Modiano's debut novel is a sardonic, often grotesque satire of France during the Nazi occupation. We are immediately plunged into the hallucinatory imagination of Raphael Schlemilovitch, a young Jewish man, torn between self-aggrandisement and self-loathing, who may be the heir to a Venezuelan fortune, may have lived during the Nazi Occupation, may have rubbed shoulders with the most notorious collaborators and anti-Semites of the time, may even have been the lover of Eva Braun... or he may have been none of these things. But at the centre of this vortex is `La Place de l'Etoile' - the Place of the Star - which is both the geographical and moral centre of Paris, and that place next the heart where French Jews were compelled to wear the yellow star, the symbol of their persecution.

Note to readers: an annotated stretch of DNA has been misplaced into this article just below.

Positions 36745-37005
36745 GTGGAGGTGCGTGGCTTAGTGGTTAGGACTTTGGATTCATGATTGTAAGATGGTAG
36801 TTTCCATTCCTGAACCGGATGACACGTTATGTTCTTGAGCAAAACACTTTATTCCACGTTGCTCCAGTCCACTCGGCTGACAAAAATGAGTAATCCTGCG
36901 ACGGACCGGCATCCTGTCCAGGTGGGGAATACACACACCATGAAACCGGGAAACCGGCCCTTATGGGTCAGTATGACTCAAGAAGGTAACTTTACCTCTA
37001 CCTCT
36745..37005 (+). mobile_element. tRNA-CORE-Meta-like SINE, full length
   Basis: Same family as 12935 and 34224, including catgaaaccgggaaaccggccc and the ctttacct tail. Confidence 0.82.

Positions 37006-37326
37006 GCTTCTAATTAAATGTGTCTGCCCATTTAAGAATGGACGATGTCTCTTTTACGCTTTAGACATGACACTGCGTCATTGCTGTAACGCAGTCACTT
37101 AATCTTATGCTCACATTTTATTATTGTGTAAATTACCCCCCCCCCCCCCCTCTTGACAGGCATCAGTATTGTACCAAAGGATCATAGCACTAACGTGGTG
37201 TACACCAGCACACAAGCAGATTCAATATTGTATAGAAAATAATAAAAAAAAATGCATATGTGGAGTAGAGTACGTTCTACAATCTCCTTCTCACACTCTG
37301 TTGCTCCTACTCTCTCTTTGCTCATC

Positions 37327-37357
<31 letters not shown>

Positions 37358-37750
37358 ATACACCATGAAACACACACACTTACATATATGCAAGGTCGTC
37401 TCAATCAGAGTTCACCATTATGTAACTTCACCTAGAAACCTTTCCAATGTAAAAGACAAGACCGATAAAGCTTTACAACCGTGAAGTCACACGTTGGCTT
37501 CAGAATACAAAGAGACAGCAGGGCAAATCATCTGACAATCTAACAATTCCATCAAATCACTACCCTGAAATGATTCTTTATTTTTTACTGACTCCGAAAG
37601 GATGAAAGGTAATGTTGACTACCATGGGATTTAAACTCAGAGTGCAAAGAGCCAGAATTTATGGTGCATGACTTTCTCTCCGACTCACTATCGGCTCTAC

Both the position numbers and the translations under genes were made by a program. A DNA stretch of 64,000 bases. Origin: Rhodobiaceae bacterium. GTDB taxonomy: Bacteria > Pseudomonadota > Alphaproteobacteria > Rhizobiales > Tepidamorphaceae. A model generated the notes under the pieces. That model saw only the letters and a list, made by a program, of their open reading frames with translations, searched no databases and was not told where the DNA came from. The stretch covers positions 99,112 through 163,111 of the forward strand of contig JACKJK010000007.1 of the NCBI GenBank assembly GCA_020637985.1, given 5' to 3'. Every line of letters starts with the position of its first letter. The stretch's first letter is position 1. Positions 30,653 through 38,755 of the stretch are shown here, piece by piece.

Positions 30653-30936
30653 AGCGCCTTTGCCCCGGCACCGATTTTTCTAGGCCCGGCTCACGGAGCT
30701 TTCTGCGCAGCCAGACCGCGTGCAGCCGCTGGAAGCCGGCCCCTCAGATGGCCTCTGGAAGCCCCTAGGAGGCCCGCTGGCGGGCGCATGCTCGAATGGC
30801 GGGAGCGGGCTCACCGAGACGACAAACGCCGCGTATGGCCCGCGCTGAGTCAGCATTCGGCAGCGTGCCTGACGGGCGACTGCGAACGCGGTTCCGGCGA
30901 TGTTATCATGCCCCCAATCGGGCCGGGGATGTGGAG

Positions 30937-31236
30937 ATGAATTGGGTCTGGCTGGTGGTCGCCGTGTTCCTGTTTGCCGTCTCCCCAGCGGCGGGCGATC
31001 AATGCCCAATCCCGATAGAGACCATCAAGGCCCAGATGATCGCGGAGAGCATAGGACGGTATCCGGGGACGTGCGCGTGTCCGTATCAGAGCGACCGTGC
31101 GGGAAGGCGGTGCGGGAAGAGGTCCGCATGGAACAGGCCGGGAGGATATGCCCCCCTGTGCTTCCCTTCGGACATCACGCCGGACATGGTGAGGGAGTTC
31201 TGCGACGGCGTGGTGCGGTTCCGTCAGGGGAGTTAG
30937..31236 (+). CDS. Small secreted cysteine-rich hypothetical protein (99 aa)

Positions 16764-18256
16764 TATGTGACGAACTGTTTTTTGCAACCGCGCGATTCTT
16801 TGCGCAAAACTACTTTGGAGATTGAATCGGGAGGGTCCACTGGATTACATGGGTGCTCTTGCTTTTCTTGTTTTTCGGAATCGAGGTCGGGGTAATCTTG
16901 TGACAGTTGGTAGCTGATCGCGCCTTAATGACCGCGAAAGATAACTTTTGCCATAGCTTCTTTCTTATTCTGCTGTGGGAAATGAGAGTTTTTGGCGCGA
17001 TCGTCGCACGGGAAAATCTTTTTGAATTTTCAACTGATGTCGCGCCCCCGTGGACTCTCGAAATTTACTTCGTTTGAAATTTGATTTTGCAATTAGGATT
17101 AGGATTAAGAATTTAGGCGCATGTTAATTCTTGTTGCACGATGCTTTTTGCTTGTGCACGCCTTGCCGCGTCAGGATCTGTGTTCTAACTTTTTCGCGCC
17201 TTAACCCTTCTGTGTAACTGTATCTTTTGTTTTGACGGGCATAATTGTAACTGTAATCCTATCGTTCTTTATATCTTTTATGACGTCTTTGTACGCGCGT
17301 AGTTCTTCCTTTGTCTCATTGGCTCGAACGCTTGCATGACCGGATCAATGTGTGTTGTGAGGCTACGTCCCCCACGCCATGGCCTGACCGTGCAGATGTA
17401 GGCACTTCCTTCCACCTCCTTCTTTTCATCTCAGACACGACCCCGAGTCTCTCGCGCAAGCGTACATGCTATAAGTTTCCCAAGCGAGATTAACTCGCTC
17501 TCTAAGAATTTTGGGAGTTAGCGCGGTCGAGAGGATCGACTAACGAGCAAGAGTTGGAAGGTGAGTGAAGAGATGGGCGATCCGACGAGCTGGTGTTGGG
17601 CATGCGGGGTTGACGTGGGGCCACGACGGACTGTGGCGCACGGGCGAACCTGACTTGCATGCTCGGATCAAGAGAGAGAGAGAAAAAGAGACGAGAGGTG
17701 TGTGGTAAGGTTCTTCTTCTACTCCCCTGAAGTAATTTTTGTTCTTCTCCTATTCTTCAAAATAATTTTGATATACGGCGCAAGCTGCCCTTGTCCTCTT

Patrick Modiano was born in Paris in 1945 in the immediate aftermath of World War Two and the Nazi occupation of France, a dark period which continues to haunt him. After passing his baccalaureat, he left full-time education and dedicated himself to writing, encouraged by the French writer Raymond Queneau. From his very first book to his most recent, Modiano has pursued a quest for identity and some form of reconciliation with the past. His books have been published in forty languages and among the many prizes they have won are the Grand Prix du Roman de l'Academie francaise (1972), the Prix Goncourt (1978) and the Austrian State Prize for European Literature (2012). In 2014 he was awarded the Nobel Prize for Literature.